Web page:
Social media has completely altered the business landscape; communication between brands and their customers is more reciprocal now than ever before and this has given customers greater visibility. This has improved customer service and has enabled companies to get more accurate feedback from customers, which in turn helps them to improve their business offerings.
However, it also means that there is a much more effective platform for disgruntled customers to rant on and an easier avenue for scandals to develop. One thing is for sure, social media has increased the probability of companies facing a crisis of some sort.
All companies are going to be faced with tackling a crisis of some degree and how you handle it could be the make or break of your brand. If the last couple of years have shown us anything, it’s that a large number of companies don’t have effective crisis management in place and as such, spiral out of control.
Here are our top tips for handling a brand crisis like a pro:
The most important aspect of being able to handle a company crisis is having a comprehensive plan in place. Your reputation stands to be destroyed in just a few hours and as such a crisis management plan is as crucial as your sales and marketing plans and guidelines.
Map out the key people in your organisation that will step up to be the face of handling the issue at hand and ensure that they know what is expected of them. Have pre-planned templates that can be edited – the number one way to tackle a crisis is as fast as you can.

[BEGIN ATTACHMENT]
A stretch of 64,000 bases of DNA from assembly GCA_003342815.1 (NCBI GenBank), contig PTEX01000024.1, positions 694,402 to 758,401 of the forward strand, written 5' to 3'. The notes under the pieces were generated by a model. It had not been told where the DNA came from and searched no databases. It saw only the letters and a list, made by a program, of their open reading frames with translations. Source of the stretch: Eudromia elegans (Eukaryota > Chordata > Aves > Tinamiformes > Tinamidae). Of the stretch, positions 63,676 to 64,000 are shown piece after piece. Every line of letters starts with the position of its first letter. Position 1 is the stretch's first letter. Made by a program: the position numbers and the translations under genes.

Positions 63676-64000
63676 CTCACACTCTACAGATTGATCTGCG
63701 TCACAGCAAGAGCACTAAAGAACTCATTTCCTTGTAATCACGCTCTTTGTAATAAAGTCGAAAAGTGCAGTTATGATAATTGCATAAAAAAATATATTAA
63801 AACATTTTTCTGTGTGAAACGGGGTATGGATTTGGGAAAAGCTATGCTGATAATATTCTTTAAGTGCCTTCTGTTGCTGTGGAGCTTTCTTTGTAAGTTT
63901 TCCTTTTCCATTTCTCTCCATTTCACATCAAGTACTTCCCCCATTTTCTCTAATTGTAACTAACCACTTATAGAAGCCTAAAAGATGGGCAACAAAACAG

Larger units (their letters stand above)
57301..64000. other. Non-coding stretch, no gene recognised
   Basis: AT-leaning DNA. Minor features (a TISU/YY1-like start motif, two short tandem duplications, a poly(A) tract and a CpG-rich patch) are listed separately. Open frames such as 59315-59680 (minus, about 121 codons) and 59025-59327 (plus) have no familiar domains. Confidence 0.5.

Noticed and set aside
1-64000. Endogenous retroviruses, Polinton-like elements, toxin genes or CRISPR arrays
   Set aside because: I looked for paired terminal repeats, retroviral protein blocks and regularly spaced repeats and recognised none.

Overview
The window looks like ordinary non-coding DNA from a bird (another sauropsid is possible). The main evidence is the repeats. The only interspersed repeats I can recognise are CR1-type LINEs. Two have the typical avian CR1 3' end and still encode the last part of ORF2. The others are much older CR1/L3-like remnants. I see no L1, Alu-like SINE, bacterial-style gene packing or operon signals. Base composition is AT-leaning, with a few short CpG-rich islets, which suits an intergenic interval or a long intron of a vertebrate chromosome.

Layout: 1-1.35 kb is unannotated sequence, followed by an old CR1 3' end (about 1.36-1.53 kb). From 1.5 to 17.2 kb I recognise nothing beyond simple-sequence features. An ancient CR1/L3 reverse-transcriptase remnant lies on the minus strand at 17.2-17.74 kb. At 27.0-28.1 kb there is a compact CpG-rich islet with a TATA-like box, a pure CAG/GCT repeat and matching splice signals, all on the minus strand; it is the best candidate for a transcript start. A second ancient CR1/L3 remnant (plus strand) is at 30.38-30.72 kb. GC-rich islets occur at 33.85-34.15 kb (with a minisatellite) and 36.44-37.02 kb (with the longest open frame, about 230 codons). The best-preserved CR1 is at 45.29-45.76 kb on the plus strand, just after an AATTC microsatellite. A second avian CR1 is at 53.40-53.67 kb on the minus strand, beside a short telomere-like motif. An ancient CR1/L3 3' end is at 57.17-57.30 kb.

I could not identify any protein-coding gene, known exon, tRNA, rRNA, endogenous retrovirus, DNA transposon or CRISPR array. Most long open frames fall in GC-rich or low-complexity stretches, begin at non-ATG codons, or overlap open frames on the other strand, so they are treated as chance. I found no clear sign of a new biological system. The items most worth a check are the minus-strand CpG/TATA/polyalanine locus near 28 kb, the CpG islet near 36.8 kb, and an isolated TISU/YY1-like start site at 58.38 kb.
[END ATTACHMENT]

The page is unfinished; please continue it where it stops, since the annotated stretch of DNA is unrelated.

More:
Remember to identify any specific threats that you may encounter and have separate plans in place for the main issues that are customised to deal with them on an individual basis.
Before diving headfirst into your crisis plan, ensure that you understand the issue and have a full picture on what is causing it. Find out exactly what has happened, how it happened and how the media and your customers are reacting to it.
Use your media monitoring tools to find out how widespread the problem is, how negative the reaction is and whether it is coming from a single source or many. This last point is important, as it could be better to approach a single source crisis than address the general public.
You should have your public-facing people in place for a crisis from your pre-planning and now is the time to notify them about the crisis, explain it to them in detail and let them know what is expected of them going forward.
Think about the people that are going to be impacted by the crisis and change your message according to the targeted audience. Is it something that is mainly going to affect your customers? Or is it your employees, investors and stakeholders that are also going to be impacted? Check in with them to see how they are responding.
How you respond to a crisis is going to determine whether your company comes out of it relatively unscathed. Make sure that you do not just brush over the issue, but rather identify the problem, acknowledge it and tell people how you are going to fix it going forward.
The size and impact of the crisis will determine the way and the channel through which you handle it. If it’s a massive crisis, then think of any journalists that you are on good terms with in order to get out a press release, but if it’s a smaller, more manageable issue then you could do a video or written statement on your social media and website.
It’s key to know your audience and where your message is going to be heard more effectively.
Ensure that you know how your message is being responded to and whether it’s been effective enough to stop the issue or whether you need to do more to allay the doubts in your customers and stakeholders.
Once you’ve managed to put out the fire and you are back on track, it’s important to go over the crisis within your company to ensure that you don’t repeat the same mistakes and that you learn from the experience going forward. A company crisis is an excellent opportunity in learning how to avoid another.